By John F. Wasik, Next Avenue Contributor
(Editor’s note: This story is part of a special report for The John A. Hartford Foundation.)
When my 91-year-old father returned from the hospital after a bout of pneumonia and was readmitted scarcely a week later, his doctor suggested that hospice care was probably a good idea. He was extremely frail and barely able to walk. His overall health wasn’t improving.
Like most people eyeing hospice care as the end stage of medical intervention, I was reluctant to make that decision. What if he could get better? Wasn’t hospice only for people with a few weeks — or days — to live? Was I being unrealistic about his condition?
Such questions often torment families. It’s one of the most difficult health care decisions you’ll make because of hospice’s astounding recognition of mortality. According to the Centers for Disease Control and Prevention (CDC), hospice care involves more than 1.3 million patients and 4,000 agencies — most of them private — but it’s still not well-understood and often offered much too late.
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How Hospice Works
Medicare pays for hospice care for people who are terminally ill, “with a life expectancy of six months or less, if the illness has run its normal course,” according to Medicare.gov. While that definition sounds muddled — many could live for only a few days or several years — it’s a different philosophy of care. It’s rare that hospice patients survive for half a year. The average hospice from 2011 through 2016 was 71 days or about 2 1/2 months, according for the Center for Medicare and Medicare Services.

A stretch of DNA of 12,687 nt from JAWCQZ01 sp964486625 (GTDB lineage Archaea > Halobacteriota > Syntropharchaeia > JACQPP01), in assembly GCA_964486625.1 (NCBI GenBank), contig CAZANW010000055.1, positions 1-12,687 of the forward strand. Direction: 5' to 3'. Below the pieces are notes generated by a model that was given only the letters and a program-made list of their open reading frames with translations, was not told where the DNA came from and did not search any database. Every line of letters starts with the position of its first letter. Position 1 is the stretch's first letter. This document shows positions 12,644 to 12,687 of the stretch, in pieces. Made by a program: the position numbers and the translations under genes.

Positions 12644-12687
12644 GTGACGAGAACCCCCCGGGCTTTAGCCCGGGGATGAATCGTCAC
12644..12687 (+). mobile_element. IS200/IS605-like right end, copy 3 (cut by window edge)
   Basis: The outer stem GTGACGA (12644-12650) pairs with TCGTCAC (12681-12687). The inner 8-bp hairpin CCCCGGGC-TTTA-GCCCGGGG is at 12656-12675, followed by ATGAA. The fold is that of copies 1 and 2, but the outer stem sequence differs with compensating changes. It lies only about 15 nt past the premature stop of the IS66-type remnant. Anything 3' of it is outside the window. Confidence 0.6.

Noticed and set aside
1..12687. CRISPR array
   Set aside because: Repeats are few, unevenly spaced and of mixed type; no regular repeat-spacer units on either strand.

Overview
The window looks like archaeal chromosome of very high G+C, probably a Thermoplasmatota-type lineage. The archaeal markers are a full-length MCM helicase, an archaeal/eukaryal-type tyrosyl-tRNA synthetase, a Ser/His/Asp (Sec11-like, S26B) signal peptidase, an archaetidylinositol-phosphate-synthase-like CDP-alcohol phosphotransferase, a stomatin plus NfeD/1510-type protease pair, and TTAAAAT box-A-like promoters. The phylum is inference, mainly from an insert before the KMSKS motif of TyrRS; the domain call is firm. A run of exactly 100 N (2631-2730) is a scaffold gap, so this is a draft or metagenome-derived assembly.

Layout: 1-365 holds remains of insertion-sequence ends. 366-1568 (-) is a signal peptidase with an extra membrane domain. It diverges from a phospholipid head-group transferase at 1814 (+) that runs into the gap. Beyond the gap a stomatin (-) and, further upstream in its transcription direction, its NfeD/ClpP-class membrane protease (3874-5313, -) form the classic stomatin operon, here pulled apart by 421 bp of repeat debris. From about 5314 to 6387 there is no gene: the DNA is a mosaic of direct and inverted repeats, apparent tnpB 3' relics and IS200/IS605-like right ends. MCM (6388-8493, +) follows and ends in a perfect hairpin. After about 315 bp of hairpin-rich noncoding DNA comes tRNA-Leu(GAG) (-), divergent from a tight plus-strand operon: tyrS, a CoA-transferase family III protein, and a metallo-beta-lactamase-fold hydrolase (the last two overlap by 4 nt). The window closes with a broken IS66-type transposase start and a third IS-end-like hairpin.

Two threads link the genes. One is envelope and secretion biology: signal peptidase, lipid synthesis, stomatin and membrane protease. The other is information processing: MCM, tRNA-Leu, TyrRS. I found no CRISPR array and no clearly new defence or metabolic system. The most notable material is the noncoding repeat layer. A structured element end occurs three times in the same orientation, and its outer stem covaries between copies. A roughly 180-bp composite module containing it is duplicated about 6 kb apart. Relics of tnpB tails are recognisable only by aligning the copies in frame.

Medicare defines hospice care as a “specially trained team of professionals and caregivers providing care for the ‘whole person,’ including physical, emotional, social and spiritual needs.”
At the core of hospice is palliative care — making the patient feel as comfortable as possible and not directly treating an illness. Medicare offers hospice through its Part A, but a patient must be certified by both a regular and hospice doctor that he or she has only six or fewer months to live. You still pay your regular Medicare Part A and B premiums, plus $5 co-payments for prescription drugs. (Note: Medicare supplemental policies can cover co-payments, depending upon the plan).
A Misunderstood Option
The major difference between hospice care and conventional treatment is no longer isolating and treating specific causes of health issues. “The biggest myth of hospice care is that you have to relinquish all treatments,” says Ruth Finkelstein, executive director of the Brookdale Center for Healthy Aging at Hunter College and the City University of New York (CUNY). “You’re only relinquishing ‘further extreme measures’ such as another course of chemotherapy.”
While hospice care can be offered in facilities, it’s generally given in the home and includes counseling,